A predator's size influences extent of egg contents consumed during a feeding bout. Large carnivores customarily eat all contents of an egg (pers. observations). Also, they can eat an entire clutch of duck eggs during a feeding bout (e.g., coyotes [Sooter 1946]), but may not do so (e.g., raccoons [Rearden 1951]). Small carnivores (except possibly large minks), Franklin's ground squirrels, and avian predators can eat only 1 or a few duck eggs during a feeding bout. Fleskes (1988) reported individual captive ermines ate 0.5-2.0 duck eggs/day. Thus, likelihood of finding whole and/or partially eaten eggs at a destroyed duck nest is greater if the offending predator was small.
The feet of a predator affect how it treats duck eggs, nests, and nest sites. The raccoon, with its handlike front feet (Jones et al. 1983), is the only predator in the Prairie Pothole Region adept at holding duck eggs upright to eat, although American badgers and striped skunks sometimes prop duck eggs upright. Corvids may hold a duck egg in place on the ground with a foot while pecking into an end (pers. observations of black-billed magpie). We never observed gulls use their webbed feet to open duck eggs in this manner.
American badgers, and to a lesser extent striped skunks, are the only predators of duck nests in the Prairie Pothole Region that have long-clawed feet (Jones et al. 1983). Thus, they are species most likely to dig at nests.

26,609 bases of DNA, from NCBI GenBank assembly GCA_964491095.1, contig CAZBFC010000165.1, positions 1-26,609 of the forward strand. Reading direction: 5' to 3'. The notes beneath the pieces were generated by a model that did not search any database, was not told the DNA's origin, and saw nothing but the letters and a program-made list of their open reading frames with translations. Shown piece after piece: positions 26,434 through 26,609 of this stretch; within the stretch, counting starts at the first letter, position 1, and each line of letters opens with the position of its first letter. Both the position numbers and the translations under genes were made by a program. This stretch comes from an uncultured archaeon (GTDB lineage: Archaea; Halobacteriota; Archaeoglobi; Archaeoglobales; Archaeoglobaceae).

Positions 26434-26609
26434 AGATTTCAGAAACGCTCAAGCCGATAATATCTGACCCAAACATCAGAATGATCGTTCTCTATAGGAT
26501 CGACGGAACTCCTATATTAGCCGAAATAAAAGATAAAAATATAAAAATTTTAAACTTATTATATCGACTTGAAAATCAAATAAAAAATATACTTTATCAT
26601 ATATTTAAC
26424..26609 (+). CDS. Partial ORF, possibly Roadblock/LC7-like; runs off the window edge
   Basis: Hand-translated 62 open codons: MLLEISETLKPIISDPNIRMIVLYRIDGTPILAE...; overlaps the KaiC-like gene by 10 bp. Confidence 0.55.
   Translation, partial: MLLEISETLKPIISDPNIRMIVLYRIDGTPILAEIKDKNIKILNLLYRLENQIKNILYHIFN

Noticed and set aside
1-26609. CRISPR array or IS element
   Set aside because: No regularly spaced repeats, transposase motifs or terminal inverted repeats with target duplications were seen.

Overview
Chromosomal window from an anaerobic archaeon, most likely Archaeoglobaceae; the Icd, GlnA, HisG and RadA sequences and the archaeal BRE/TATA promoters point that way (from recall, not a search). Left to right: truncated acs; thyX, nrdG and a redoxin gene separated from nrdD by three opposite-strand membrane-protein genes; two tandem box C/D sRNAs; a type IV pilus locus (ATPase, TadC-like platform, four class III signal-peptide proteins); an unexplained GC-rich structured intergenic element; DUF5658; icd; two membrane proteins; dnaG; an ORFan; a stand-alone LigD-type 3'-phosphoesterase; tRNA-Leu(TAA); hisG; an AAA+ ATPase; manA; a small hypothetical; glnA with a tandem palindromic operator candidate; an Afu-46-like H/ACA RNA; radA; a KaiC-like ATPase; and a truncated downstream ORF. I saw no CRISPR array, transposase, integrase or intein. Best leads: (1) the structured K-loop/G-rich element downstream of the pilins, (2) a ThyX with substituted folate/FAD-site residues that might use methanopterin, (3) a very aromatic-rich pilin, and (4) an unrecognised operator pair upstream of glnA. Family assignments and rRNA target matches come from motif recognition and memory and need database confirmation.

Duck nests with clutches partially or completely depredated may be subsequently visited by another predator or other animals. Baker (1978) used hair-catchers to study depredation patterns of artificial nests containing poultry eggs and found that 20% of 45 nests were visited by both raccoons and striped skunks before he rechecked the nests at weekly intervals. Effect of subsequent visits by animals other than the offending predator on evidence of depredation probably varies greatly. If whole and/or partially eaten eggs are left by the first predator, another predator may depredate those eggs. Some birds, small mammals, and insects may peck or chew on eggshells, and/or may consume uneaten portions of eggs (see Jones  regarding deer mice [Peromyscus maniculatus], Greenwood et al.  regarding carrion beetles [Silpha sp.] and possibly other insects).